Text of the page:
On Day of Silence, Religious Tolerance Speaks Loud and Clear in Bali, Lombok

By webadmin on 09:58 am Mar 24, 2012
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Made Arya Kencana & Fitri

Denpasar/Mataram. It was an unusual sight for anywhere in Indonesia: Muslim men arriving for Friday prayers in an atmosphere of complete silence, without the usual call to prayers blaring from the mosque loudspeakers.

But the fact that they were still allowed to go to mosque on a day when virtually all of predominantly Hindu Bali remained shuttered at home for the holy day of Nyepi was itself testament to the high degree of religious tolerance on the resort island, said Ketut Teneng, a spokesman for the provincial administration.

Although religious and administrative authorities are strict about people remaining at home during Nyepi, the Hindu Day of Silence, Teneng said Muslims were welcome to go to mosque, as long as they only walked there and did not turn on the mosques’ loudspeakers.

Some of the restrictions in place during the day include no lighting of fires or use of electrical appliances, no working or entertainment and no traveling.

“Two years ago Nyepi also fell on a Friday and we all got by fine,” Teneng said. “This just goes to show how tolerant Bali is.”

In keeping with the spirit of the day, the provincial chapter of the usually conservative Indonesian Council of Ulema (MUI) called on Muslims across Bali not to use mosque loudspeakers and to worship at home or at a musholla, or public prayer room, if there was no mosque within walking distance.

Friday noon prayers are mandatory for Muslim men and must be held in a mosque with at least 40 people present.

Cecep Subrata, who gave the Friday sermon at the musholla at the Aerowisata Sanur Beach Hotel to 23 worshipers, said he didn’t mind not going by the rules this one time.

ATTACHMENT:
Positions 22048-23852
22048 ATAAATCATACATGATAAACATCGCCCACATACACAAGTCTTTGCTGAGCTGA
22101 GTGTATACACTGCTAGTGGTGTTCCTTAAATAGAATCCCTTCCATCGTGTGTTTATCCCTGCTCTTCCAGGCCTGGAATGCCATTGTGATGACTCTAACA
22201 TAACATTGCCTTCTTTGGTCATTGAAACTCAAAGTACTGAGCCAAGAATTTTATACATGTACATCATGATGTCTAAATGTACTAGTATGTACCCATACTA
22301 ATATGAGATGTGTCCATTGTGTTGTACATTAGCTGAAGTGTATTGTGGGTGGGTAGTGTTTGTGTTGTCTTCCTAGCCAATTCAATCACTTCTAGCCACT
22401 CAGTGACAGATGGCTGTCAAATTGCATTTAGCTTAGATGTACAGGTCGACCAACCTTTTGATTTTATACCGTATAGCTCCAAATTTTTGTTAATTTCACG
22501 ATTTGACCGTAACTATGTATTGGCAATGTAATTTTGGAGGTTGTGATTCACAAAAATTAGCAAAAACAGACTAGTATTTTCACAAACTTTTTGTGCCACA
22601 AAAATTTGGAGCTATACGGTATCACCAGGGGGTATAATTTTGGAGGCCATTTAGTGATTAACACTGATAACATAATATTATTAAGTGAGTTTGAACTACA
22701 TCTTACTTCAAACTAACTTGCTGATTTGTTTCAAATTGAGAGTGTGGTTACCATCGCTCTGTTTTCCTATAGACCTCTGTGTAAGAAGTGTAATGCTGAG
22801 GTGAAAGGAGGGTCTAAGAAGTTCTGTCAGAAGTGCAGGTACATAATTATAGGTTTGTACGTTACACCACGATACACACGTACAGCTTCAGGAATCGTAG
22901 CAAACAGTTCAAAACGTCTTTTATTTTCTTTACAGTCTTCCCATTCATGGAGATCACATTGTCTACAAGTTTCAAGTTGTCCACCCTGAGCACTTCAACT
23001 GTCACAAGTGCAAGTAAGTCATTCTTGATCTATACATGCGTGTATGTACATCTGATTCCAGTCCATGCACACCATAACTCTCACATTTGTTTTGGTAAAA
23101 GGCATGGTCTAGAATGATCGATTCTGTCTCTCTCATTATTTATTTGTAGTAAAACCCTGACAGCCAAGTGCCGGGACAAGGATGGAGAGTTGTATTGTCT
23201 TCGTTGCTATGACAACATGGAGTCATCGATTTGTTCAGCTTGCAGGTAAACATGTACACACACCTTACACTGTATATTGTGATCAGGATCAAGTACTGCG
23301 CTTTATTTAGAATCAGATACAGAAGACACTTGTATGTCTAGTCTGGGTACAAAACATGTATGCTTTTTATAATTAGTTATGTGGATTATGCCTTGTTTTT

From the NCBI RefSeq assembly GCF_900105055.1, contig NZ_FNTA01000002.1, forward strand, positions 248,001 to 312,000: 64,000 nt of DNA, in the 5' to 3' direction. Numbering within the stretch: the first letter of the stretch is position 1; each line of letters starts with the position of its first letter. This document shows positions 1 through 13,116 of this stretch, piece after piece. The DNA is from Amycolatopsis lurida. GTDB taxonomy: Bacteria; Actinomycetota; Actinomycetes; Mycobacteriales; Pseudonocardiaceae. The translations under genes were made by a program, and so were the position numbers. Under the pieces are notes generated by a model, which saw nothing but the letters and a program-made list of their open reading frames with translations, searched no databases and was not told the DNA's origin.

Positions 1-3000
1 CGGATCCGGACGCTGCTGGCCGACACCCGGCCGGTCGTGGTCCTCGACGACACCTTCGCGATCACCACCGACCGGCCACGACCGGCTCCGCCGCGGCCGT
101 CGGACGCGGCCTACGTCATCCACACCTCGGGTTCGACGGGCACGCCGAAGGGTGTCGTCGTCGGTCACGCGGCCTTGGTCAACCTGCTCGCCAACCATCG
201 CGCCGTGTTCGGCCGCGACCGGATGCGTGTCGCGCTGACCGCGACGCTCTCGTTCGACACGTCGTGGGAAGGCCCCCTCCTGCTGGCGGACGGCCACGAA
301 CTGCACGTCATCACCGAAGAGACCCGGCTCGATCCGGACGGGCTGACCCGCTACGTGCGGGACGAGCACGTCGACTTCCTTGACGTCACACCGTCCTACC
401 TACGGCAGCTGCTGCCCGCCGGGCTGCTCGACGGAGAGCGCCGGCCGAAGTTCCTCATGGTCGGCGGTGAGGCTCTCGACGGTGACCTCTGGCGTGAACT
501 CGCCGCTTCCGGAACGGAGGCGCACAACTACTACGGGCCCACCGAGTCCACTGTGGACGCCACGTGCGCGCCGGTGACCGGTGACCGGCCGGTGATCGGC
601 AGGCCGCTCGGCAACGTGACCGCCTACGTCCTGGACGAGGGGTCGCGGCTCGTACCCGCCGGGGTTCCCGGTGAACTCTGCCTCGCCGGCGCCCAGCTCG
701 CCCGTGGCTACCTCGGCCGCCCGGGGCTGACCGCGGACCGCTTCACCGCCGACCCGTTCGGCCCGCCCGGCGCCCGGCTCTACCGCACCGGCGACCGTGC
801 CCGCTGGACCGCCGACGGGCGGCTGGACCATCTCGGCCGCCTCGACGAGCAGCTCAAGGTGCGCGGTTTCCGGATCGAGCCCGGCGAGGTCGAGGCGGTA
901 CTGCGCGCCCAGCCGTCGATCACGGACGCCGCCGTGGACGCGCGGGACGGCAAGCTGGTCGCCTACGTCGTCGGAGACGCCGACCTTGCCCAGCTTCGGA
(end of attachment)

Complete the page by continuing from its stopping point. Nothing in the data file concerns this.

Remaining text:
“We support the MUI’s approval of holding the prayers in a musholla, because it’s better than not having Friday prayers at all,” said Cecep, who works at the hotel’s lobby shop.

On the neighboring resort island of Lombok, which is predominantly Muslim, people went about their activities as usual. However, there were several concessions made for the large Hindu minority in Mataram, the provincial capital, where roads in largely Hindu neighborhoods were closed off to vehicle traffic.

“During Nyepi every year the roads in this area are closed off out of respect for the Hindus there,” said Arif, a Muslim resident of the Cakranegara area.

Many stores across Mataram were also closed on Friday to allow Hindu workers to mark Nyepi, while food vendors turned off their jingles and music.

A day earlier, Lombok residents of all faiths turned out for the ritual parading of the ogoh-ogoh , giant papier-mache demons that are later burned to signify self-purification.

One hundred and twenty of the effigies were paraded around Mataram this year, down from 151 last year. Organizers attributed the decline to the increasing costs of making the ogoh-ogoh amid uncertainty about the upcoming subsidized fuel price hike.

While the ogoh-ogoh parade is a tradition brought over from Bali, Lombok Hindus also have their own pre-Nyepi celebration in the form of the perang api , or fire war.

This involves groups of youths throwing flaming balls of dried coconut husks at each other at sunset. Like the ogoh-ogoh, it is meant to signify self-purification through the medium of fire.